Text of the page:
.The History of Jerusalem Missionary Baptist Church
During the Spring of 1865, a group of black farmers met with the Rev. Lewis Price, a white minister, to form a church in eastern Tattnall County. This church today is the Historical Jerusalem Missionary Baptist Church located in West Bryan County about one fourth mile off highway 280 in Groveland, GA,
The black farmers and Rev. Price met under a busy arbor in the "Area" section of Tattnall County, later becoming a part of Liberty and Bryan counties, and, since 1941, the Fort Stewart military complex. This expansion of military activities and land holdings at Fort Stewart resulted in the displacement of many families from their ancestral home sites and rich farm land in several counties of Georgia. The Civil war had just ended, Atlanta had burned. General Sherman had taken Savannah, Atlanta University had been established and five years before the meeting of the General Missionary
Baptist Convention of Georgia in Augusta. The Rev. Price held regular worship services, under brush arbors, with the farmers until he left the area in 1867. Open worship by those of the Negro race was not allowed at this time, therefore, meetings were held in secrecy and moved each time to a different location on the farm. The preacher was paid by the black farmers with labor such as cutting the preachers timber.
In 1867, Rev. Garrison Frasier, the pastor of Cross Roads Baptist Church, organized Jerusalem Baptist Church and the Rev. R Williams was called as pastor. Mr. Miles Moody, a white landowner,and former slave holder encountered the black worshipers under the grape arbor on his property and donated land in Tattnall County upon which to build the first house of worship. The log cabin church was completed in 1867 and was used until 1912 to offer shelter for the worshipers during these very turbulent times in the history of Georgia and the United States. In 1914 the church property became part of the new county of Evans.
Rev. Williams left the church in 1872. The church had a succession of seven other ministers until early in 1887 when Rev. S. N. Walker (1887-1930) was called to serve as pastor. Ministers received no salary, but were paid in services and farm products. The first Board of Deacons for Jerusalem Baptist Church were the prominent Negro farmers of that time namely, Samuel Boggs, M. C. Cassedy, Francis Geiger, Moses and Joseph Johnson, Edward Levant and Cyrus Moody.
Rev. S. N. Walker was called to Jerusalem as pastor in 1887 and along with the surviving founders and other churchmen, formed a committee in 1887 to build a new church. The committee charged with raising $2,000.00 included W. L., A. D., and D. L. Bacon; C. B., and R. L. Baker; R. G., T. F., and T. S. Ball; F. C. Geiger, Joseph, A. D. and S. M. Johnson, and C. D. Mack. The new wood frame church building measured 40 by 60 feet, with a porch and two doors in front, one on the left for men and one on the right for ladies. Once inside, the church came together with a pulpit in the center of the back. The choir stand was on the men’s side and a door which the preacher used was in the back of the church. Ministers did not receive a salary. They were paid in services and farm products, whatever the farmers had was donated to the church and the preacher.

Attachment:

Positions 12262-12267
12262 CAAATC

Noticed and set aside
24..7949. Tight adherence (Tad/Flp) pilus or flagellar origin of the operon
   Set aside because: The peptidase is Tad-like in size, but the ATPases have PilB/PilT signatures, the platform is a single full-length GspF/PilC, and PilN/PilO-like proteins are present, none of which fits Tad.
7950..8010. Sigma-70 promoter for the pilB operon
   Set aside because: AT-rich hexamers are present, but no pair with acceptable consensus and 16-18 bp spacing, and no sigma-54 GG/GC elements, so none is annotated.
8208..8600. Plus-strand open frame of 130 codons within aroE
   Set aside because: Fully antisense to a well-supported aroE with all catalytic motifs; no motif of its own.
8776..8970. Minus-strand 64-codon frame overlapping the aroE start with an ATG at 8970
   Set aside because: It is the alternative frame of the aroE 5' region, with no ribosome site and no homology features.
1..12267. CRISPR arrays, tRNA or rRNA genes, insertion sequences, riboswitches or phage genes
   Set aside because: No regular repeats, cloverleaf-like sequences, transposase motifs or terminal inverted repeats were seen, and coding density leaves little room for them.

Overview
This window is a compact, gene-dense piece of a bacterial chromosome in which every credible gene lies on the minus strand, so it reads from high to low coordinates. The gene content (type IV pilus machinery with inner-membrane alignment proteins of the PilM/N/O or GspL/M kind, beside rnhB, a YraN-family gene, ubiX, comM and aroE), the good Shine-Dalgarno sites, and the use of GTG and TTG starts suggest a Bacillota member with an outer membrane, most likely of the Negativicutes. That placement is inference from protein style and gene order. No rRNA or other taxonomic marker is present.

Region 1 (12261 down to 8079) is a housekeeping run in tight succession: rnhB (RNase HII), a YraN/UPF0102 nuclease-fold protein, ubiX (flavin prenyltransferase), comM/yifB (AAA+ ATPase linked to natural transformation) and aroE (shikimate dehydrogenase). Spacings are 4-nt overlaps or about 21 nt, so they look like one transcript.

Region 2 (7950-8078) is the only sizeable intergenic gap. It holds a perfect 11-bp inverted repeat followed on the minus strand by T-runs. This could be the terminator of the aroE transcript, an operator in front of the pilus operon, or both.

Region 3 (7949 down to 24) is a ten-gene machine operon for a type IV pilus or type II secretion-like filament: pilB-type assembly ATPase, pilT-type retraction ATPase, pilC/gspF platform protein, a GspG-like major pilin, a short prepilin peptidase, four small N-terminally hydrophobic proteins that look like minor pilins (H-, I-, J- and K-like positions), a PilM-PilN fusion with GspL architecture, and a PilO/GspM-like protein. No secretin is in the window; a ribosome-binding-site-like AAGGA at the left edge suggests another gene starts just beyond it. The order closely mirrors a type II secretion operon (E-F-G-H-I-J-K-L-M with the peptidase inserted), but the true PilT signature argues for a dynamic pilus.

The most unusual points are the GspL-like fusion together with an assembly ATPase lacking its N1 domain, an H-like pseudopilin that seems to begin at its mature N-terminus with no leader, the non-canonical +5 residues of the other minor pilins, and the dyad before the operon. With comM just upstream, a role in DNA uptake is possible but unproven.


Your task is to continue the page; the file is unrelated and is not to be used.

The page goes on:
When Rev. Walker died, the Rev. Lockett was pastor for about a year and then he left. The church called the Rev. N. C. Conner (1931-1949). Rev. Conner, the founder of Conners Temple Baptist Church in Savannah, was paid $25.00 per month, provided he attended conference on Saturday and ministered for the church on Sunday. The Pastoral Day was the 2nd Sunday in the month. Members paid sixty cents per month, or worked their dues off doing work to maintain the church. The membership was few in number, no more than 50 members, who had to travel miles on foot, horseback, wagon or buggy to get to the church.
The first Sunday School was organized and Houston Johnson was the first Superintendent. Rev. Conner ordained fourteen Deacons. They were Dave Carroll, Willie Bacon, Charlie Stafford, George Ball, Vernell Cassidy, J. D. and J. C. Ware, Charlie Baker, Thomas Johnson, Sevendell Bacon, Julius Hines Sr., Lelan Garrison, Eddie Garrison and Rozzie Johnson.